NEWTON'S RINGS. The colored rings seen when a thin film of air or other substance inter venes between the surfaces of two plates of glass. This phenomenon is named from its dis coverer, Sir tsaac Newton, who in his work on Optics describes how he took a piano-convex lens designed for a fourteen-foot telescope and placed it with its plane side downward on top of a double convex lens constructed for a telescope of about fifty feet in length. On slowly pressing the upper lens against the lower, a number of concentric rings having the point of contact of the lenses as their centre appeared• increasing in size as the pressure was increased. This arrangement of a lens and plane surface is often employed in performing the experiment, and the thickness of the film and the wave lengths of the different kinds of lights can be ascertained. The effect is due to the interference (q.v.) of the waves of light reflected from the upper and lower surfaces of the thin film of air, which from nothing at the point of contact gradually increases in thickness with the distance from the centre. If light of one color, or, speaking more scientifically, of a single wave length, is used• the rings will be alternately bright and dark, the bright waves being produced by the eombination of the various waves caused by interference and overlapping. Therefore the colors of Newton's rings are not pure spectral colors, though they are extremely brilliant and varied. In the centre, where the glass surfaces are in contact, there is a dark spot. and as the air film begins to have an appreciable thickness the rings are formed. They were divided by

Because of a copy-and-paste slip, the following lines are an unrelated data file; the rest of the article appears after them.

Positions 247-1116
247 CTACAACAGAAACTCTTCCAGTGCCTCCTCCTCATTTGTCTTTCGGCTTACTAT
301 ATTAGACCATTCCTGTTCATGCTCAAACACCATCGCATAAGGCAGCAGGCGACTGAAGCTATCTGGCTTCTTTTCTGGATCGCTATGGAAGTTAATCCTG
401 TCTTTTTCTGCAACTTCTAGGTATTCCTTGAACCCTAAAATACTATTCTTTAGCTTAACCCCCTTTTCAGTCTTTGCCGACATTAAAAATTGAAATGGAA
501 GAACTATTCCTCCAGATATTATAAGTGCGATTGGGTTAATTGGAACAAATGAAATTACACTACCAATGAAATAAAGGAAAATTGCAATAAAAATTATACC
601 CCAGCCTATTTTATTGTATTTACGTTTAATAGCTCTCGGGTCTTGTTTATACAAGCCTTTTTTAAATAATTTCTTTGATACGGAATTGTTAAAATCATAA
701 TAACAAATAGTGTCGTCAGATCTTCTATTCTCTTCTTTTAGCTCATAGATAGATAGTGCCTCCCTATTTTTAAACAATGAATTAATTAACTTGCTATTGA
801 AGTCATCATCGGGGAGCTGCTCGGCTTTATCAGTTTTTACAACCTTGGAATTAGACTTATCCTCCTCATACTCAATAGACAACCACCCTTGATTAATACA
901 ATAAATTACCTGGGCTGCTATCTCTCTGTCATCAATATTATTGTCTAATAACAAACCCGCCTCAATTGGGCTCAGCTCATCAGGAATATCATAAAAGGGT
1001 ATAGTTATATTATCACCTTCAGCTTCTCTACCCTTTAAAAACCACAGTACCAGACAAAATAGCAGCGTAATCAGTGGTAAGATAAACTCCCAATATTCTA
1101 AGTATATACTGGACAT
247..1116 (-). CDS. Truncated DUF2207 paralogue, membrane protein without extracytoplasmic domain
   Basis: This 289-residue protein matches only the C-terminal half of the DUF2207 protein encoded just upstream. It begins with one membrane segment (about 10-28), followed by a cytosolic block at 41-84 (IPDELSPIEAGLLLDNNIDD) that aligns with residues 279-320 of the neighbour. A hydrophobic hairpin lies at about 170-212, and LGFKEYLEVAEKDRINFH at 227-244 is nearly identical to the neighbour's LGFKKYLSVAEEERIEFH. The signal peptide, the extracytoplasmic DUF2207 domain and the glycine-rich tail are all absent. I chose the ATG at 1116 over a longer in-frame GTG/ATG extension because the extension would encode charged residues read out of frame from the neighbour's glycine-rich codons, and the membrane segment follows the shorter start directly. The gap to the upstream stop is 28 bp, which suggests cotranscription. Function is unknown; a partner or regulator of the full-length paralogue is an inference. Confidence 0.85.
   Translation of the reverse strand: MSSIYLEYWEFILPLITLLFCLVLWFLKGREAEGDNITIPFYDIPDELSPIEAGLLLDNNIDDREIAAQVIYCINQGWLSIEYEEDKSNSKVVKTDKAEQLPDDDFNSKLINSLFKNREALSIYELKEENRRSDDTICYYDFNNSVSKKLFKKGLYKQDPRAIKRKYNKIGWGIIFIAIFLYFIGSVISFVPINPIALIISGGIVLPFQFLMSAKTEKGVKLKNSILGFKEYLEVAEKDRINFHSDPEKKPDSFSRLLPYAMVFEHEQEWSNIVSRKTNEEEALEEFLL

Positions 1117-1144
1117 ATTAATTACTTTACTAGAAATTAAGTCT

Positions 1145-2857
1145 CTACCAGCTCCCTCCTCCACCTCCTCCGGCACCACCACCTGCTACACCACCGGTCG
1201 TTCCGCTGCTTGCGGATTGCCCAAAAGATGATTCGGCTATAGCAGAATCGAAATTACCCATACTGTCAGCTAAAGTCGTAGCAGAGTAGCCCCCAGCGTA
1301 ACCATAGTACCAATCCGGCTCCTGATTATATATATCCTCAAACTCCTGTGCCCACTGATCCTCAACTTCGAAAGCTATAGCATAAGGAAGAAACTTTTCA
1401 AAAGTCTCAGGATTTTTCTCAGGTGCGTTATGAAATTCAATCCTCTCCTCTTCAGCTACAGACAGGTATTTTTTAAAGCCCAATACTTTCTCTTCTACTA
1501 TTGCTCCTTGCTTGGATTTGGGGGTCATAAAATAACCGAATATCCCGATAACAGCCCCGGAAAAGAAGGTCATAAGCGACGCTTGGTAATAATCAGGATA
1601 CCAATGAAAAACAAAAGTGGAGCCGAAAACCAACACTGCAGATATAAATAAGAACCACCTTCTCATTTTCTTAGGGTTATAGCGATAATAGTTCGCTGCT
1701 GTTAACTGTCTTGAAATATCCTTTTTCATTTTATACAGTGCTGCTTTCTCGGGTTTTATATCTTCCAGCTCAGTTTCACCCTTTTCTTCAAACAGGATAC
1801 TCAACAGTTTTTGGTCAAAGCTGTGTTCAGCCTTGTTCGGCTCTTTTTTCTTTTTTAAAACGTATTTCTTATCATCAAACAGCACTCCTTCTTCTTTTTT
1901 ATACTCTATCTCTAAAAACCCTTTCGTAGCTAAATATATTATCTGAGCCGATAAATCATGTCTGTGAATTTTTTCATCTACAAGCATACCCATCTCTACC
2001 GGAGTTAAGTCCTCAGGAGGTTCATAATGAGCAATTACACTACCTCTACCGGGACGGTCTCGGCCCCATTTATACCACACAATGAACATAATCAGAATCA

Newton into a series of orders, seven in number, though usually nut more than four or five are seen. The colors of the first order, from the central black circle outward, are gray, whitish, straw color, orange, brick-red, and dark purple, the last color corresponding to a thickness of the film of .000011 of an inch or .00028 of a millimeter. In the second order we have the purest colors, wwhic•h run through a succession of violet, blue, peacock, yellow, orange, red, and violet, the thickness of the air film in the last instance amounting to .000022 of an inch or .00055 of a millimeter; in the third and fourth orders we also have a succession of colors: in the fifth we have pale green. pale rose, and rose: in the sixth, pale peacock. and pale rose and rose; and in the seventh, pale green and rose. When the thickness of the film reaches .001 mil limeter the color appears as pale green, and is included in the fourth order, but from this point the colors begin to fade and disappear. By means of these rings we are enabled to measure the distance between two transparent surfaces which are in seeming contact. In case the light passes through the plates instead of being re flected, the colors are reversed, and we have the rings formed with the complementary colors. See LIGHT, sections Interference and Diffraction. Con sult: Thompion, Light risible and Invisible; Preston, Theory of Light (New York, 1894).